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Surrounded thus, and giddy with the shew,
'Tis hard for great men rightly to bestow;
Hence then so few are skill'd in either case,
To ask with dignity, or give with grace.
Sometimes the great, seduc'd by love of parts,
Consult our genius, but neglect our hearts;
Pleas'd with the glittering sparks that genius flings,
They lift us tow'ring on the eagle's wings;
Mark out the flights by which themselves begun,
And teach our dazzled eyes to bear the sun,
Till we forget the hand that made us great,
And grow to envy, not to emulate.

To emulate a generous warmth, implies
To reach the virtues that make great men rise ;
But envy wears a mean malignant face,
And aims not at their virtues, but their place.
Such to oblige, how vain is the pretence !
When every favor is a fresh offence,
By which superior power is still imply'd,
And while it helps the fortune, hurts the pride.
Slight is the hate neglect or hardships breed ;
But those who hate from envy, hate indeed.
Since so perplex'd the choice, whom shall we trust?
Methinks, I hear thee cry, the brave, the just ;
The man by no mean fears or hopes control'd,
Who serves thee from affection, not for gold!
We love the honest, and esteem the brave,
Despise the coxcomb, but detest the knave.
No shew of parts the truly wise seduce,
To think that knaves can be of real use.

The man who contradicts the public voice,
And strives to dignify a worthless choice,
Attempts a task that on the choice reflects,
And lends us light to point out new defects.
One worthless man that gains what he pretends,
Disgusts a thousand unpretending friends ;
And since no art can make a counter pass,
Or add the weight of gold to mimic brass,
When princes to bad ore their image join,
They more debase the stamp than raise the coin.
Be thine that care, true merit to reward,

And gain that good; nor will the task be hard.
Souls found alike so quick by nature blend,
An honest man is more than half thy friend:
Him no mere views, no haste to rise, shall sway,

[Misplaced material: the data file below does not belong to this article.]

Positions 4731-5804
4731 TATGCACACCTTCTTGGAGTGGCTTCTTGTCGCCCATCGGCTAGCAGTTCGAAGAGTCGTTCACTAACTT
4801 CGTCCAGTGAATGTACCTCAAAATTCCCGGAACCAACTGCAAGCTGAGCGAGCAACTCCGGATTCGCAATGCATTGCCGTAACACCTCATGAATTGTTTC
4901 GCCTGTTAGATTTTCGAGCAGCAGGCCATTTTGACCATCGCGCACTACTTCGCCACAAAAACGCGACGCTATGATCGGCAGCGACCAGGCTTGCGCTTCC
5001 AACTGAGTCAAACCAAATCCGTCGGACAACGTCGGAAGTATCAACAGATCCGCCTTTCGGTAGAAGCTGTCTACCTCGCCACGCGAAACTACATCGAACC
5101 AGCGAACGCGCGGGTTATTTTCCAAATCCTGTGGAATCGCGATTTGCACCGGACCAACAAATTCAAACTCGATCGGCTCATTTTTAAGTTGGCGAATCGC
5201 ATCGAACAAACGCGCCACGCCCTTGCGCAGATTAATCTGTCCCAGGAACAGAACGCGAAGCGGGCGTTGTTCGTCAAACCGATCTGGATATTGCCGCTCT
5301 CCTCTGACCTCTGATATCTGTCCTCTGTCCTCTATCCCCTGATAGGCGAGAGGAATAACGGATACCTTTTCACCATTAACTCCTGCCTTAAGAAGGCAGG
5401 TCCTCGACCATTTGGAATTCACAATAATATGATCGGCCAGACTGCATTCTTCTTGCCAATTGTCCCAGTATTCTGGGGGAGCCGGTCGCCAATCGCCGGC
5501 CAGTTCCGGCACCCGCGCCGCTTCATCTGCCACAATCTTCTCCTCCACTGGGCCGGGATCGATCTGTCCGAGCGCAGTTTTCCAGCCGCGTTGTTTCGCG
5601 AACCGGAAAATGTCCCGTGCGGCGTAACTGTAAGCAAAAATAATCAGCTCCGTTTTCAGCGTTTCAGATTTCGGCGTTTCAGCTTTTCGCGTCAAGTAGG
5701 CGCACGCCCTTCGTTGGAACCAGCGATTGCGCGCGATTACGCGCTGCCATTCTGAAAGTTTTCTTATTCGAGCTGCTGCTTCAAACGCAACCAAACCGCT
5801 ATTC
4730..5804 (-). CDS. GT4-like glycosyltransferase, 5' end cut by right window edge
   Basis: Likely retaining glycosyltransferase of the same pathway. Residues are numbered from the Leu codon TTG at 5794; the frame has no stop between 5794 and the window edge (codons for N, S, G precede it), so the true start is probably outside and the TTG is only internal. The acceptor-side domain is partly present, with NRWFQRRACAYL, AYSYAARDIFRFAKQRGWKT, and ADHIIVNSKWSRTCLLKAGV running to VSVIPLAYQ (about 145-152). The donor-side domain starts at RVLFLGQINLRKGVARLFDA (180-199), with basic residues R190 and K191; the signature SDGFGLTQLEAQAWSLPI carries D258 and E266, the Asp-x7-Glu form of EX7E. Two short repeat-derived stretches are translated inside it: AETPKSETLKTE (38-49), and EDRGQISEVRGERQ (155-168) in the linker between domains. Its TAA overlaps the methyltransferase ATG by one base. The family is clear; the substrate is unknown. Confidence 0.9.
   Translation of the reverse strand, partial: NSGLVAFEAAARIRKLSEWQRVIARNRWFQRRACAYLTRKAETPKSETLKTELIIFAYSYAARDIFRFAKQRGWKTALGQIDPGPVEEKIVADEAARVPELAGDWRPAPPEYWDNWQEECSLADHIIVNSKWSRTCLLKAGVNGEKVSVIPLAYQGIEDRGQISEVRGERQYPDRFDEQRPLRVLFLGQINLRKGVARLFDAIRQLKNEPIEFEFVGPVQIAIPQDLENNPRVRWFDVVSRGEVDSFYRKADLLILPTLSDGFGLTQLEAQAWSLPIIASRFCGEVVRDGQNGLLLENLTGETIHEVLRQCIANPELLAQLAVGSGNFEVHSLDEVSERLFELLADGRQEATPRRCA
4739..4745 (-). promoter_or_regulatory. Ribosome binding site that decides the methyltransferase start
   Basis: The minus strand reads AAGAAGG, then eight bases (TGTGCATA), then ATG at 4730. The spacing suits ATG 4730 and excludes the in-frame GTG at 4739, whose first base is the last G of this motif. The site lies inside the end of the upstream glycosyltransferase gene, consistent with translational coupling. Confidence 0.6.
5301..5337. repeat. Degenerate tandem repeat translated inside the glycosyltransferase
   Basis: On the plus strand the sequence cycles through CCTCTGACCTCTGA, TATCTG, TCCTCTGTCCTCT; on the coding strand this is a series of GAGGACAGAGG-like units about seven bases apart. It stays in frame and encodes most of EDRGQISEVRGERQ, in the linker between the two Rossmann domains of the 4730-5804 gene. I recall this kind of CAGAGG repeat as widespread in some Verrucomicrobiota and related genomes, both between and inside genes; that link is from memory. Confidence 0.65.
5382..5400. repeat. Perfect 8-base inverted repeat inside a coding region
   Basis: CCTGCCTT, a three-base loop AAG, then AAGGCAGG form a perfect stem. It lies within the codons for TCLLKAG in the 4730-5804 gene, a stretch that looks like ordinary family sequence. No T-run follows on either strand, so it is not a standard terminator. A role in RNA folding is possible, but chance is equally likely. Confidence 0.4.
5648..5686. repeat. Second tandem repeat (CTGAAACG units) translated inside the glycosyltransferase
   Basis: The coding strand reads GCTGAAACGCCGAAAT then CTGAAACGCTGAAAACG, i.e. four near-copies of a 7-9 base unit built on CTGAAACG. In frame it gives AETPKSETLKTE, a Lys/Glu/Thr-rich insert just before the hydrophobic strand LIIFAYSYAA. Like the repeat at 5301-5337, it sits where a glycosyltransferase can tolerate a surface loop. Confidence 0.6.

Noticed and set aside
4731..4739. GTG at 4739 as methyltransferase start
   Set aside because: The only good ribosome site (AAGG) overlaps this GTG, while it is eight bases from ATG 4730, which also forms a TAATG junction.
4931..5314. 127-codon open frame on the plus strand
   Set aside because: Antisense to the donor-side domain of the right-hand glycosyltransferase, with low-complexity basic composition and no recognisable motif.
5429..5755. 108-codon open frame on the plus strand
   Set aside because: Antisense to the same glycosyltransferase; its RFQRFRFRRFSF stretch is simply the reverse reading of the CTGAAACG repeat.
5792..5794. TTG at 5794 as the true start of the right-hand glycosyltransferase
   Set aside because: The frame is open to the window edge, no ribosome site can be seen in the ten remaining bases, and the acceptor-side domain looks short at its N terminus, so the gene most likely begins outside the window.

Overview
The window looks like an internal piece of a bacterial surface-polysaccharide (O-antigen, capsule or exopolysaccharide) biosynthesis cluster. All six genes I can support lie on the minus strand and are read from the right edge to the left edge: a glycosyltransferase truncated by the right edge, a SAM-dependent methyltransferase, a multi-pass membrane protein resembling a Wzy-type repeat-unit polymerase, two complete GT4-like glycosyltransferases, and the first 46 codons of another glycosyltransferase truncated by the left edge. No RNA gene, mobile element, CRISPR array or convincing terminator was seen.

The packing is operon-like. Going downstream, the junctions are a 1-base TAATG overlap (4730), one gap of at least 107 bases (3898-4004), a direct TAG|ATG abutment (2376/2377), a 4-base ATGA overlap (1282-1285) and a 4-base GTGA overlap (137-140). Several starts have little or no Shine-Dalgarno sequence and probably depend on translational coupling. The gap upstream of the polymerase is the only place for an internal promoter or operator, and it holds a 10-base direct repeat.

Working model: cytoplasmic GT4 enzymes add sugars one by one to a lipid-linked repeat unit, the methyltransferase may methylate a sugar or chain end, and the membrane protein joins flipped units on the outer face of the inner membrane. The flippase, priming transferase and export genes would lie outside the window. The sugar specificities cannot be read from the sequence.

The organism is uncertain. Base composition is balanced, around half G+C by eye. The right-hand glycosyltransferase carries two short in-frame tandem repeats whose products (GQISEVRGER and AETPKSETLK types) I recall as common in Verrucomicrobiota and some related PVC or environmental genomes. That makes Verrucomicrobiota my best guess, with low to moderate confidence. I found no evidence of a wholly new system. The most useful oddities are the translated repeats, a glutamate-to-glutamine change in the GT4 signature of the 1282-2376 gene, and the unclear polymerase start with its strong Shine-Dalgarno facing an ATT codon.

Thy choice to sully, or thy trust betray.
Ambition here shall at due distance stand,
Nor is wit dangerous in an honest hand;
Besides, if failings at the bottom lie,
He views those failings with a lover's eye.
Though small his genius, let him do his best,
Our wishes and belief supply the rest:
Let others barter servile faith for gold,
His friendship is not to be bought or sold.
Fierce opposition he unmov'd shall face,
Modest in favor, daring in disgrace:
To share thy adverse fate alone pretend,
In power a servant, out of power a friend.
Here pour thy favors in an ample flood,
Indulge thy boundless thirst of doing good.

Nor think that good alone to him confin'd;
Such to oblige is to oblige mankind.

If thus thy mighty master's steps thou trace,
The brave to cherish, and the good to grace,
Long shalt thou stand from rage and faction free,
And teach us long to love the king and thee;
Or fall a victim dangerous to the foe,

And make him tremble when he strikes the blow;
While honor, gratitude, affection join,
To deck thy close, and brighten thy decline.
Illustrious doom! the great when thus displac'd,
With friendship guarded, and with virtue grac'd,
In awful ruin, like Rome's senate, fall
The prey and worship of the wond'ring Gaul,

No doubt to genius some reward is due (Excluding that were satirising you): But yet believe thy undesigning friend; When truth and genius for thy choice contend, Though both have weight, when in the balance


Let probity be first, and parts be last.

On these foundations if thou dar'st be great, And check the growth of folly and deceit,

When party rage shall drop through length of


And calumny be ripen'd into praise,

Then future times shall to thy worth allow

That fame, which envy would call flattery now.

Thus far my zeal, though for the task unfit, Has pointed out the rocks where others split: By that inspir'd, though stranger to the Nine, And negligent of any fame but thine, I take that friendly, but superfluous part,

That acts from nature what I teach from art.



Worthy, Humane, Generous, Reverend, and Noble,


[Late Archbishop of Canterbury.]



In frolick's hour, ere serious thought had birth,
There was a time, my dear Cornwallis, when
Fancy would take me on her airy wing
And waft to views romantic; there display
Some motley vision, shade and sun: the cliff,
O'erhanging sparkling brooks and ruins grey,
Bade me meanders trace, and catch the form
Of varying clouds, and rainbows learn to paint.

Sometimes ambition, brushing by, would twitch My spirits, and with winning look sublime Allure to follow. What though steep the track, Her mountain's top would overpay, when climb'd, The scaler's toil; her temple there was fine, And lovely thence the prospects. She could tell

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